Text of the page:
Astronomy

# Figuring for Yourself

AstronomyFiguring for Yourself

### Figuring for Yourself

25.

What is the area, in square meters, of a 10-m telescope?

26.

Approximately 9000 stars are visible to the naked eye in the whole sky (imagine that you could see around the entire globe and both the northern and southern hemispheres), and there are about 41,200 square degrees on the sky. How many stars are visible per square degree? Per square arcsecond?

27.

Theoretically (that is, if seeing were not an issue), the resolution of a telescope is inversely proportional to its diameter. How much better is the resolution of the ALMA when operating at its longest baseline than the resolution of the Arecibo telescope?

28.

In broad daylight, the size of your pupil is typically 3 mm. In dark situations, it expands to about 7 mm. How much more light can it gather?

29.

How much more light can be gathered by a telescope that is 8 m in diameter than by your fully dark-adapted eye at 7 mm?

30.

How much more light can the Keck telescope (with its 10-m diameter mirror) gather than an amateur telescope whose mirror is 25 cm (0.25 m) across?

31.

People are often bothered when they discover that reflecting telescopes have a second mirror in the middle to bring the light out to an accessible focus where big instruments can be mounted. “Don’t you lose light?” people ask. Well, yes, you do, but there is no better alternative. You can estimate how much light is lost by such an arrangement. The primary mirror (the one at the bottom in Figure 6.6) of the Gemini North telescope is 8 m in diameter. The secondary mirror at the top is about 1 m in diameter. Use the formula for the area of a circle to estimate what fraction of the light is blocked by the secondary mirror.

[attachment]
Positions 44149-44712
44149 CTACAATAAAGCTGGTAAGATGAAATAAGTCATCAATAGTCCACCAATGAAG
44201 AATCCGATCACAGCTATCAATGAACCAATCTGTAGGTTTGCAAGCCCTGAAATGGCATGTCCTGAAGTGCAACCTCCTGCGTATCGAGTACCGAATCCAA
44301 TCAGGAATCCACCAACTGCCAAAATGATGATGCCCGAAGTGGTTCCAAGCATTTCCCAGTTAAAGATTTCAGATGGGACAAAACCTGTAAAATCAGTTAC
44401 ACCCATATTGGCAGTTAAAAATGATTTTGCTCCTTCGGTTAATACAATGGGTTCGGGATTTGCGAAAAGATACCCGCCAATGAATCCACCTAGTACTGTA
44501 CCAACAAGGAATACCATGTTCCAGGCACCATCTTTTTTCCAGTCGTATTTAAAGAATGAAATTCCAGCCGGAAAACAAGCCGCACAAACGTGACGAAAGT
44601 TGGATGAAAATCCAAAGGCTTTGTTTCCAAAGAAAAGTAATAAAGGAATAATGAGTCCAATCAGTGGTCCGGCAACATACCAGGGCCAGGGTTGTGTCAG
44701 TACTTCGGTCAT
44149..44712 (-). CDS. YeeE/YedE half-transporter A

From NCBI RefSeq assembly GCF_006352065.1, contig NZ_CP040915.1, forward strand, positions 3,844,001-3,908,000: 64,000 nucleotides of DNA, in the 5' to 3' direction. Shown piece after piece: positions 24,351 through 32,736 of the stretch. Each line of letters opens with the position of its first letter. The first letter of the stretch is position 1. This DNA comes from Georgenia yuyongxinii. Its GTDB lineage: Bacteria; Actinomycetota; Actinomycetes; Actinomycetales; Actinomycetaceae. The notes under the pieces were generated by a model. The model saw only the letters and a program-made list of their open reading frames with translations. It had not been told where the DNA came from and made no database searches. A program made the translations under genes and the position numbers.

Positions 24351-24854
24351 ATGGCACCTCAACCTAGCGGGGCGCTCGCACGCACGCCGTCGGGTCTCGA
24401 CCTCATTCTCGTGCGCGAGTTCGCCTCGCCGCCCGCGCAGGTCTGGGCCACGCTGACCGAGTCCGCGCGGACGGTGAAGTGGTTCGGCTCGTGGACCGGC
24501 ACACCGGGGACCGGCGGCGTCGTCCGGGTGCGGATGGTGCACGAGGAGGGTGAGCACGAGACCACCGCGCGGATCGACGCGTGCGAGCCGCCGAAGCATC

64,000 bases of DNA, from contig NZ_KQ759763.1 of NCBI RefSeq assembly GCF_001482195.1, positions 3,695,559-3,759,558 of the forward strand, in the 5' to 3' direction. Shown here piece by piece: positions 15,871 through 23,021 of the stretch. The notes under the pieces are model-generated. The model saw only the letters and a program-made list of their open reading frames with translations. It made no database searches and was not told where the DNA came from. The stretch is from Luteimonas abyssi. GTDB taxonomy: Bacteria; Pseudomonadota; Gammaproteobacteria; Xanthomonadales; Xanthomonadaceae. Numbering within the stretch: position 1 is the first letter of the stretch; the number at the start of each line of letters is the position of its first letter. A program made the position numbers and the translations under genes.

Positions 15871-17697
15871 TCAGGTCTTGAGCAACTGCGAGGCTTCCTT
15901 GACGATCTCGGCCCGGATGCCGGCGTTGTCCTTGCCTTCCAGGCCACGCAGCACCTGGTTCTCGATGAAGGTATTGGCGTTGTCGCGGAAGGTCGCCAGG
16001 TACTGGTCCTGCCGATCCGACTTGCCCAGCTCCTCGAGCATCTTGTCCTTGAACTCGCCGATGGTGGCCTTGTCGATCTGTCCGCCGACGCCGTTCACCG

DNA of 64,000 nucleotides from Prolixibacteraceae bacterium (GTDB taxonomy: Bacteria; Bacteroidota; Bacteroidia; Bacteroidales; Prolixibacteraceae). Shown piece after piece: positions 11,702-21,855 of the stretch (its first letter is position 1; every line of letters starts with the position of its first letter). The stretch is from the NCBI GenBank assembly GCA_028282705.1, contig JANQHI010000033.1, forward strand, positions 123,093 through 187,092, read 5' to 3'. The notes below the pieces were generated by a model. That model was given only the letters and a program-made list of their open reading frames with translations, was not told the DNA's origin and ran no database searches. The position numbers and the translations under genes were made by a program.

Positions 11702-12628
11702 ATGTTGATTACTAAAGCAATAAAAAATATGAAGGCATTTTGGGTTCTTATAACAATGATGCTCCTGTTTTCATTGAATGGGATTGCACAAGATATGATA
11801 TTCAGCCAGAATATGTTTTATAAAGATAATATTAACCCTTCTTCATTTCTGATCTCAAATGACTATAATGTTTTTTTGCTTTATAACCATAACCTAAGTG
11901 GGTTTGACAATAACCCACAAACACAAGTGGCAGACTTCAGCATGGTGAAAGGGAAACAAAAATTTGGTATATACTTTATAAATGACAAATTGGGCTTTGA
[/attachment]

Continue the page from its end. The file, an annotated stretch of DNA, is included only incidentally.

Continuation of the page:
32.

Telescopes can now be operated remotely from a warm room, but until about 25 years ago, astronomers worked at the telescope to guide it so that it remained pointed in exactly the right place. In a large telescope, like the Palomar 200-inch telescope, astronomers sat in a cage at the top of the telescope, where the secondary mirror is located, as shown in Figure 6.6. Assume for the purpose of your calculation that the diameter of this cage was 40 inches. What fraction of the light is blocked?

33.

The HST cost about $1.7 billion for construction and$300 million for its shuttle launch, and it costs \$250 million per year to operate. If the telescope lasts for 20 years, what is the total cost per year? Per day? If the telescope can be used just 30% of the time for actual observations, what is the cost per hour and per minute for the astronomer’s observing time on this instrument? What is the cost per person in the United States? Was your investment in the Hubble Space telescope worth it?

34.

How much more light can the James Webb Space Telescope (with its 6-m diameter mirror) gather than the Hubble Space Telescope (with a diameter of 2.4 m)?

35.

The Palomar telescope’s 5-m mirror weighs 14.5 tons. If a 10-m mirror were constructed of the same thickness as Palomar’s (only bigger), how much would it weigh?